I. READ IT: Who Pays? The True Cost of Incarceration on Families (The Ella Baker Center for Human Rights, Forward Together, Research Action Design, and partners)
Who Pays? The True Cost of Incarceration on Families proves that the costs of locking up millions of people in jail cells is much deeper than we think – when we lock up individuals we also break apart their families and communities. This new report reveals the overwhelming debt, mental and physical ailments and severed family bonds that are some of the costs families face. The situation is dire, but a better approach is possible according to Who Pays? which suggests critical and achievable family-centered reforms. Read the report now.
II. WATCH IT: What Happens When a Prisoner is Released? (The Atlantic)
“Just over half of the African American male population in New Orleans is unemployed, partly because of former encounters with the criminal justice system that make it incredibly difficult to find work. In the city, there are a handful of organizations that work to help prisoners upon their release through forms of support like housing and job training. ‘Basically, everybody in my community is in prison,’ says Dianne Jones, who heads one of the first re-entry programs to serve women in New Orleans. ‘As a black mother, I feel as if the system was designed to fail me here.’ In this short documentary, we uncover the processes and pitfalls of re-entering society after being incarcerated.”
III. READ/VIEW IT: ‘So This Is What a Murderer Looks Like’ (The Marshall Project)
“For a continuing project she calls ‘Life After Life Inside,’ Bennett photographed four women— Carol, Evelyn, Keila and Tracy—who re-entered society after serving sentences of between 17 to 35 years at Bedford Hills Correctional Facility, New York State’s maximum security prison for women. All had been sentenced to terms of up to life in prison, and all had been denied parole at least once, sometimes repeatedly.”
IV. READ/ VIEW IT: Angola Prison and the Shadow of Slavery (The New Yorker)
“The prison farm, which is commonly known as Angola, is the country’s largest maximum-security prison, in a state that imprisons more people per capita than any other in the United States. Situated a hundred and forty miles northwest of New Orleans, the prison was taken over by the state in 1901, having been founded, twenty years before, on land consolidated from several cotton and sugarcane plantations, the largest of which was named Angola, after the country its slaves came from.”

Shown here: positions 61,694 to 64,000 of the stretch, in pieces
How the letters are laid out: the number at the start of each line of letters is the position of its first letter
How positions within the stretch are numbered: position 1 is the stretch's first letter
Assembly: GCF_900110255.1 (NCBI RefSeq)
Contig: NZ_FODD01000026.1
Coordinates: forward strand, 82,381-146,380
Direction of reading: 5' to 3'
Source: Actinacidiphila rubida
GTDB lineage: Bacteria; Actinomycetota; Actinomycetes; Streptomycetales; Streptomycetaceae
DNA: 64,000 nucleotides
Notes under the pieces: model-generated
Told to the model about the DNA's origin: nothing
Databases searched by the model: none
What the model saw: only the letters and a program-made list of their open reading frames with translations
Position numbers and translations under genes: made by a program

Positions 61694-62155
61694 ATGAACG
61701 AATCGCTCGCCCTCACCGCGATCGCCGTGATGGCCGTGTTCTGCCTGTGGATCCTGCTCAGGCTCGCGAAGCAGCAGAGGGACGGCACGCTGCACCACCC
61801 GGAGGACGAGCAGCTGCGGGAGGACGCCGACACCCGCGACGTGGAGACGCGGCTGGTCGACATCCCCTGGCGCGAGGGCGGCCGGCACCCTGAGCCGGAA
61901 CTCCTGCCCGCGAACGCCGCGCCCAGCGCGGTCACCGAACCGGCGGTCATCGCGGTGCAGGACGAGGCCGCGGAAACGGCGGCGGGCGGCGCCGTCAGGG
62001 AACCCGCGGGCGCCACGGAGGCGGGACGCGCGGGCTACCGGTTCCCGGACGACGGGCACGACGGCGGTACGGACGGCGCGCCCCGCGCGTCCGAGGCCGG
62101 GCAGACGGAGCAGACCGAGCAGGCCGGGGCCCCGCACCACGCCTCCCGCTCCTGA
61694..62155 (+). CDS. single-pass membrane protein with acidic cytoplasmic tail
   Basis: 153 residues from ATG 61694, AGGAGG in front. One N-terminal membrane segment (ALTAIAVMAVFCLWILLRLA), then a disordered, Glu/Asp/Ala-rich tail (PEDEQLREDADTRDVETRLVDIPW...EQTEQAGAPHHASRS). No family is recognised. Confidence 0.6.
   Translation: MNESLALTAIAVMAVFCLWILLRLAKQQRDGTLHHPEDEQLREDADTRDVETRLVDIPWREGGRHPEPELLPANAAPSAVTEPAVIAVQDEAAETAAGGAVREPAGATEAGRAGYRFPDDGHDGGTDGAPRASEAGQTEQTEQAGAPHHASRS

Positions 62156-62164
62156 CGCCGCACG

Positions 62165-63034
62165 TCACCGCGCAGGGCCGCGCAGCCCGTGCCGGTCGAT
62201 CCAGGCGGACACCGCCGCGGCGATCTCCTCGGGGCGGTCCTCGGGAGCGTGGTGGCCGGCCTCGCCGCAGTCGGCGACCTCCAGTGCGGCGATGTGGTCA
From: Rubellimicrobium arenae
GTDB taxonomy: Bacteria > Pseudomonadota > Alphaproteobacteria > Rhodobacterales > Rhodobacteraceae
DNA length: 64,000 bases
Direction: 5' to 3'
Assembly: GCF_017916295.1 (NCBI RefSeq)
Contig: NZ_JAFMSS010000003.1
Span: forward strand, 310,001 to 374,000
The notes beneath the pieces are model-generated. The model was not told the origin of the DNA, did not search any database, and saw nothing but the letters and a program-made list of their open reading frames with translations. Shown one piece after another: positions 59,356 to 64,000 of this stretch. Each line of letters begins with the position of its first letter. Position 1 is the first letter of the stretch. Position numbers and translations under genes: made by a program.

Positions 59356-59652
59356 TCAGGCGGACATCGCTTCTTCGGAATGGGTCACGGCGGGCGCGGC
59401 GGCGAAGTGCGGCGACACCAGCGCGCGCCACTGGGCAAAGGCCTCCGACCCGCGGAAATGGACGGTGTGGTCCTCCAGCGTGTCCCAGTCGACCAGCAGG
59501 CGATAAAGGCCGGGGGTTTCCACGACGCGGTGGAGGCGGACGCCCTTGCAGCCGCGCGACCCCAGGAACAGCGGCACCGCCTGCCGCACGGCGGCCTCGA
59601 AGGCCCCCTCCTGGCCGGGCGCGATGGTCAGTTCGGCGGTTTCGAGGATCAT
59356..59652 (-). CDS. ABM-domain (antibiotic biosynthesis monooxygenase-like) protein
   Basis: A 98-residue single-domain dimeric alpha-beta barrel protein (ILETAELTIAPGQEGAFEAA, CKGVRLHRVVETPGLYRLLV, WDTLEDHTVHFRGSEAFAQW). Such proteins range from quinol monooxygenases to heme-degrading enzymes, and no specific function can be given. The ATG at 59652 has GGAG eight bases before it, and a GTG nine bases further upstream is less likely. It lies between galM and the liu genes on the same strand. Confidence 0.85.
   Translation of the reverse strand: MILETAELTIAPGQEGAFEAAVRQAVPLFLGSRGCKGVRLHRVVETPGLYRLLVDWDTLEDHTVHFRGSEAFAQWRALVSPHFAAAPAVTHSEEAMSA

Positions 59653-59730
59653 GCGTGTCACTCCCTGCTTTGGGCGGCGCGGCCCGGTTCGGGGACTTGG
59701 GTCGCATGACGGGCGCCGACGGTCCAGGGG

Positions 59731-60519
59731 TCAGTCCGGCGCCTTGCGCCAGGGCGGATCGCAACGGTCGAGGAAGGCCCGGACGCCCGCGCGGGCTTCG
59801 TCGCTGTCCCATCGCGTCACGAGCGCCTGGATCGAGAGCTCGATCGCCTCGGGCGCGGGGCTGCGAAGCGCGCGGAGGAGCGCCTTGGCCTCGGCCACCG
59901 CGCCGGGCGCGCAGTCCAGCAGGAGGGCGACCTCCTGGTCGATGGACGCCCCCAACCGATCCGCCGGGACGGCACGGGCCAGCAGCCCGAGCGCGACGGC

With photos of Angola prison taken between 1980 and 2013.
V. READ IT: Baltimore Will Pay Freddie Gray’s Family $6.4 Million (The Atlantic)
Baltimore has agreed to pay Freddie Gray’s family $6.4 million to settle any civil claims in his death. The criminal trials against the six officers implicated in Gray’s death have not yet begun. It is not unusual for civil settlements to happen separately from criminal trials. “The proposed settlement agreement going before the Board of Estimates should not be interpreted as a judgment on the guilt or innocence of the officers facing trial,” Rawlings-Blake said. “This settlement is being proposed solely because it is in the best interest of the city, and avoids costly and protracted litigation that would only make it more difficult for our city to heal and potentially cost taxpayers many millions more in damages.”
VI. READ IT: Ferguson Panel Outlines Possible Solutions To Community’s Problems (NPR)
“‘We have begun to build a problem-solving machine,’ say the members of a governor-appointed panel that has spent months identifying entrenched issues in Ferguson, Mo., and talking with members of the community about ways to tackle those problems.From eliminating jail time for minor offenses to changing how police are trained and raising the minimum wage, the commission is issuing ‘calls to action’ for Ferguson, for St. Louis and for the state of Missouri that cover broad ground. Several of the policy changes have to do with court fees and fines. For instance, municipal courts should ‘determine a defendant’s ability to pay,’ the commission says. The panel also calls for authorities to withdraw and cancel all ‘failure to appear’ warrants. Those are among the recommendations in the Ferguson Commission’s nearly 200-page final report that is meant to help the Missouri community heal and move forward after the killing of Michael Brown by police sparked rioting that was widely seen as a reaction to years of problematic policies.”